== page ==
It’s no surprise. We Presbyterians take the Word very seriously. This Lent I am focusing on our core beliefs. This coming Sunday’s text from Paul’s letter to the church at Philippi is a chance to talk about the cross. That might seem surprising this early in the season, but if we don’t understand how God uses—and doesn’t use—power, we are not very likely to make sense of the cross come Easter morning.
While I am struggling to write a meaningful sermon about the cross, many women in the congregation will go to the winter retreat, and hear about the meaning of God’s “glory.” What they are up to and what I (hope to be) up to are the same:  We’re all gazing at the invincible power of vulnerability and weakness, things the world generally puts no stock in. That the topics should have come together like this would surprise me except that the Spirit of God is ever at work making connections and bringing together things that look on the surface as if they were apart.
Hope to see many of you at dinner and in worship this evening.
Peace, Catherine

Scripture Readings: Genesis 15:1-12, 17-18; Psalms 27; Philippians 3:17-4:1; Luke 13:31-35

The prayer list can be found here.

February 10, 2016

At Easter we celebrate the mystery of Jesus’ death and resurrection. It’s a holy time marked by feasting, color, music and traditions such as Easter eggs to remind us that in Christ God brings new life. Lent is the time to get ready for the joys of Easter, and so in Lent we put distractions away and take up things that set our minds on God. Not to be pious or impress anybody. Both Isaiah and Paul tell us God does not want fancy worship services or big displays. What God wants is seeking, trusting hearts, inner attitudes that result in caring actions.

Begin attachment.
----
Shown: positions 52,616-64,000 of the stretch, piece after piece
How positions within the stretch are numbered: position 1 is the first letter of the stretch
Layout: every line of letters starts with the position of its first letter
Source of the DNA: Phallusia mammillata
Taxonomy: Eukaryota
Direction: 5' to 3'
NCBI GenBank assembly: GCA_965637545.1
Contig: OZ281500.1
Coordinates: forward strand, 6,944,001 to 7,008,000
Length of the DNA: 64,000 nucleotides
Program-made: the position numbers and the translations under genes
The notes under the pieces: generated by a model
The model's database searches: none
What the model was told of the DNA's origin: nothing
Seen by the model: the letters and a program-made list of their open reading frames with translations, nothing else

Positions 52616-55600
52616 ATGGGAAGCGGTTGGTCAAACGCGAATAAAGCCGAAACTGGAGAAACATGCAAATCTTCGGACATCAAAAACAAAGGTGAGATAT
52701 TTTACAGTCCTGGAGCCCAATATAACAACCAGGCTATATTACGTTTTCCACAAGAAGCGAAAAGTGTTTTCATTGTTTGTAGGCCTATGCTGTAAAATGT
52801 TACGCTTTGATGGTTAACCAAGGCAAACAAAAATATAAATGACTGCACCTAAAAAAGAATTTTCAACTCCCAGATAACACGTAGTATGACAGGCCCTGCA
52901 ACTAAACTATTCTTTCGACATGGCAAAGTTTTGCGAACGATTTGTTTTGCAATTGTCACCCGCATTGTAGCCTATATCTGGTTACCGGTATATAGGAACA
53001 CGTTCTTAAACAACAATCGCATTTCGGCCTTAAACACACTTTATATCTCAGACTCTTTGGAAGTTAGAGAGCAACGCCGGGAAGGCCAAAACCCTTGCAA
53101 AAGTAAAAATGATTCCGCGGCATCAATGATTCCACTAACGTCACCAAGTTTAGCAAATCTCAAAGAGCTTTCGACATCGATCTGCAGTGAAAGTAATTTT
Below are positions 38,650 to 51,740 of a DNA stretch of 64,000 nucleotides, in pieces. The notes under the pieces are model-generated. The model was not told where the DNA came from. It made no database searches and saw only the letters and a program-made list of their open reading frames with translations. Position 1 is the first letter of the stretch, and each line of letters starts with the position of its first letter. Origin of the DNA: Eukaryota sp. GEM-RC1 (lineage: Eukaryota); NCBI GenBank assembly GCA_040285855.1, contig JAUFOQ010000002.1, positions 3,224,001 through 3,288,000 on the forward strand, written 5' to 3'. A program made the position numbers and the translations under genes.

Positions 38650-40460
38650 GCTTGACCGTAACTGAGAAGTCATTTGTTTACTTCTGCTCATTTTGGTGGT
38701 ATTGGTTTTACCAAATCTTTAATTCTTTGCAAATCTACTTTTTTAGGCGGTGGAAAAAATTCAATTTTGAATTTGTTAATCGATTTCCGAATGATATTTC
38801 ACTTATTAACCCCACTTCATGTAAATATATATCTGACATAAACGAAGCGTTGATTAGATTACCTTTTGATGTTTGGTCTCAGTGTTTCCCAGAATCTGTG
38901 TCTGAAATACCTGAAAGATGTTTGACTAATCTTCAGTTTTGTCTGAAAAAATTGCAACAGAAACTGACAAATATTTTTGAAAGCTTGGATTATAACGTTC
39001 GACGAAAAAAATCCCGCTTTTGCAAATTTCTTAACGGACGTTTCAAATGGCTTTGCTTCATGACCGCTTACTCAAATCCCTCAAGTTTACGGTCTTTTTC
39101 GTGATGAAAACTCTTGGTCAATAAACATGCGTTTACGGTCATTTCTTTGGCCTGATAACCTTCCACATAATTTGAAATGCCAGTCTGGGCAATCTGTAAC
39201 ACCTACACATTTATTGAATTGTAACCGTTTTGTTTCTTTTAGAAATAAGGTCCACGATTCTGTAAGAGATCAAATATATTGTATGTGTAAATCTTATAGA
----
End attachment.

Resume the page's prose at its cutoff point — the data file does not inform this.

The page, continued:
Prayer and reading scripture are two of the best ways to focus fresh attention on God. Charity and concrete acts of service are also emphasized in Lent, along with simply taking time to think about God's grace and love. We have seven weeks to go with Jesus toward the cross, time to build some habits that might stay with us long after Lent is past. All these practices of Lent are going to be the themes of this year’s ecumenical Lenten dinners.

One thing Lent is not about is trying to make ourselves feel small or bad, not at all. God is not in the shame business, something not all Jesus’ followers have figured out. In fact if we have been using faith practices to try and make ourselves feel big, Lenten disciplines remind us to knock that foolishness off. In the Lenten scripture readings Jesus wants to free us from wasting energy on surface attitudes and things that will not last, and that certainly can’t save us.